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Cash flows related to investing activities consumed $0.1 million of cash for the three months ended March 31, 2011, which is related to several small capital equipment purchases.

Financing activities generated $1.1 million in cash for the three months ended March 31, 2011, as net debt increase. Payments on existing debt were more than offset by a $1.5 million increase in the U.S. revolving credit facility, an increase of $0.6 million in work capital borrowings by our Italian subsidiary and new $0.3 million note used to finance insurance premiums.

Contingencies

The Company is involved in various legal proceedings, including product liability and workers’ compensation matters which have arisen in the normal course of operations. Certain cases are at a preliminary stage, and it is not possible to estimate the amount or timing of any cost to the Company. However, the Company does not believe that these contingencies, in aggregate, will have a material adverse effect on the Company.

Related Party Transactions

For a description of the Company’s related party transactions, please see Note 15 to the Company’s consolidated financial statements entitled “Transactions between the Company and Related Parties.”

Critical Accounting Policies

See Item 7, Management’s Discussion and Analysis of Results of Operations and Financial Condition in the Company’s Annual Report on Form 10-K for the fiscal year ended December 31, 2011, for a discussion of the Company’s other critical accounting policies.

Impact of Recently Issued Accounting Standards

Recently Adopted Accounting Guidance

In June 2011, the FASB issued ASU 2011-05—Presentation of Comprehensive Income (“ASU 2011-05”), requires entities to present reclassification adjustments included in other comprehensive income on the face of the financial statements and allows entities to present the total of comprehensive income, the components of net income and the components of other comprehensive income either in a single continuous statement of comprehensive income or in two separate but consecutive statements. It also eliminates the option for entities to present the components of other comprehensive income as part of the statement of changes in stockholders’ equity. For public companies, ASU 2011-05 is effective for fiscal years (and interim periods within those years) beginning after December 15, 2011, with earlier adoption permitted. In December 2011, the FASB issued ASU 2011-12 “Comprehensive Income (Topic 220): Deferral of the Effective Date for Amendments to the Presentation of Reclassifications of Items Out of Accumulated Other Comprehensive Income in Accounting Standards Update No. 2011-05,” which defers certain aspects of ASU 2011-05 related to the presentation of reclassification adjustment.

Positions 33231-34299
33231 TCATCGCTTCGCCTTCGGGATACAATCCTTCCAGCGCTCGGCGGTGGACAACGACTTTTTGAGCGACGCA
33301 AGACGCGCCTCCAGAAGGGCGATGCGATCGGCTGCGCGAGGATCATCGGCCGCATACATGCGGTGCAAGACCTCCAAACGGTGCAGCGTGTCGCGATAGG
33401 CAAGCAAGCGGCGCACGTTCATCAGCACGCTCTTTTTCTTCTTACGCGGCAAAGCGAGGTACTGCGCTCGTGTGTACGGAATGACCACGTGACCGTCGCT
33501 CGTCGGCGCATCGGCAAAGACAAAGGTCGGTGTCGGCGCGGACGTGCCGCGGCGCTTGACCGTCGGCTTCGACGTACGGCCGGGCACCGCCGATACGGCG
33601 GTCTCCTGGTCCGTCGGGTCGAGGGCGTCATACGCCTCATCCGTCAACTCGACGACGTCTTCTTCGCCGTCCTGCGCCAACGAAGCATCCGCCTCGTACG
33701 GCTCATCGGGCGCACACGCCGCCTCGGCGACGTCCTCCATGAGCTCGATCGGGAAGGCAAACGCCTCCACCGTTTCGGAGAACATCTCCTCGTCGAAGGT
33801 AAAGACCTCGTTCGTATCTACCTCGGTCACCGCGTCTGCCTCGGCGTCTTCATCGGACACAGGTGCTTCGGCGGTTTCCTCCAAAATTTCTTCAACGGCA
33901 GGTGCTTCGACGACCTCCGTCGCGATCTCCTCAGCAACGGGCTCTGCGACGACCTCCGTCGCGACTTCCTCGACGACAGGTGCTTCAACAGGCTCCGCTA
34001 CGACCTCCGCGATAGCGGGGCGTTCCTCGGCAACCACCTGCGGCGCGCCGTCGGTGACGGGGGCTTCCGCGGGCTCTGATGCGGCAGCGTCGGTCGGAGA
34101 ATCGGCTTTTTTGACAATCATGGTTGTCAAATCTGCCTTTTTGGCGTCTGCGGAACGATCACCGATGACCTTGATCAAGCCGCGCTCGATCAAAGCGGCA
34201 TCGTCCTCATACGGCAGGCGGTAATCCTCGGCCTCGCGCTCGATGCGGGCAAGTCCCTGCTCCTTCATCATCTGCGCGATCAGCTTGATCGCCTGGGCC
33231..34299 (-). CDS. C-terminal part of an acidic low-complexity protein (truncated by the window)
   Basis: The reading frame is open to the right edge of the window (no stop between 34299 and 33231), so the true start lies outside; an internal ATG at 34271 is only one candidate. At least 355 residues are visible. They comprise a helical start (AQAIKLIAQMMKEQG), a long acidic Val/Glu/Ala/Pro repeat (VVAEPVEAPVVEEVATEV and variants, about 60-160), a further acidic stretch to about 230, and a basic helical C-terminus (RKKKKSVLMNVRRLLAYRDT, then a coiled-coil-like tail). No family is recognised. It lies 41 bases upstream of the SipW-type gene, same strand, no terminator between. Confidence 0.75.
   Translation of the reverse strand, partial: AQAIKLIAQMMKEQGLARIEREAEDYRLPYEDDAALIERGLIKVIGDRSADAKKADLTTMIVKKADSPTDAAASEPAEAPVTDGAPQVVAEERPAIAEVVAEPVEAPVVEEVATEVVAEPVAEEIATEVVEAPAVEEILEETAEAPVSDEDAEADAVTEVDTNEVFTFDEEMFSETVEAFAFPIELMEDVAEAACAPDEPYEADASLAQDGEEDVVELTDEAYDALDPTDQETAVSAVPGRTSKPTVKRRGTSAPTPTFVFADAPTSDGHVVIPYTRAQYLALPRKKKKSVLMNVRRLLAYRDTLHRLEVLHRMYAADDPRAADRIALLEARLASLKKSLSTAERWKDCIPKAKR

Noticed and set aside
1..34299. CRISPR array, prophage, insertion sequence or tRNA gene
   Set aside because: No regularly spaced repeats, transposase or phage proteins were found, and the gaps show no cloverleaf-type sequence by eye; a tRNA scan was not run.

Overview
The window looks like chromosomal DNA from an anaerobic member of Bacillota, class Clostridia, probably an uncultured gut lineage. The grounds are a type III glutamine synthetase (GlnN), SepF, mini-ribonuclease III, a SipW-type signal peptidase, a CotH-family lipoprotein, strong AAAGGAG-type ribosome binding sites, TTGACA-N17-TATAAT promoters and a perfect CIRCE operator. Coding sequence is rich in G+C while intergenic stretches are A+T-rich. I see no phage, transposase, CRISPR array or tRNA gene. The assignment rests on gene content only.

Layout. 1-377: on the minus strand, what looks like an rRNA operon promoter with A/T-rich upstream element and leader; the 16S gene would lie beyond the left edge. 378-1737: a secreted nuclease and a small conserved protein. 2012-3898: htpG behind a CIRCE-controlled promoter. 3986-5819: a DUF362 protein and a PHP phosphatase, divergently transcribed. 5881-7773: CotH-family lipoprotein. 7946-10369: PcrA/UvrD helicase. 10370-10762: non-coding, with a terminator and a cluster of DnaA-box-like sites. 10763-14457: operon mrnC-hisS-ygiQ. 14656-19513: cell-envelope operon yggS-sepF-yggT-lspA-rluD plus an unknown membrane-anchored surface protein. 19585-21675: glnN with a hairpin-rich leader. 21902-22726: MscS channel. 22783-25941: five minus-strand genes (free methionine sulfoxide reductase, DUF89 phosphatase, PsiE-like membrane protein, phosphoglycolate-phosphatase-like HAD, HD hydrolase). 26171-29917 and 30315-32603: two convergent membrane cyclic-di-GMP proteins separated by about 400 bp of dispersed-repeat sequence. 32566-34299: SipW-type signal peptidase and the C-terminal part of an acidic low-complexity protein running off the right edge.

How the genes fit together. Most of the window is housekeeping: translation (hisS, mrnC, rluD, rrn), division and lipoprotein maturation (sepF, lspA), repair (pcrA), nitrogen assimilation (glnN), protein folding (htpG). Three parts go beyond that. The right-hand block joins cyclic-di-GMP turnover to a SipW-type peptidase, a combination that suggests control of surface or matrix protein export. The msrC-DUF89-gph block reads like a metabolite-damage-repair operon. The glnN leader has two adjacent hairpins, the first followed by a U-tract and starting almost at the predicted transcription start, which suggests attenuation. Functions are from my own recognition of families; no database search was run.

On January 1, 2012, the Company adopted the provisions of ASU 2011-05 that were not deferred by ASU 2011-12. Accordingly, the Company’s financial statements include a “Consolidated Statement of Comprehensive Income” which immediately follows the Company’s Consolidated Statement of Income.

Off-Balance Sheet Arrangements

On September 24, 2010, Comerica Bank issued a 1.0 million Euro standby letter in fulfillment of CVS’s obligations under the rental agreement. The standby letter of credit expires on July 31, 2012. Comerica has a security interest in substantially all the assets of the Company to support the standby letter of credit.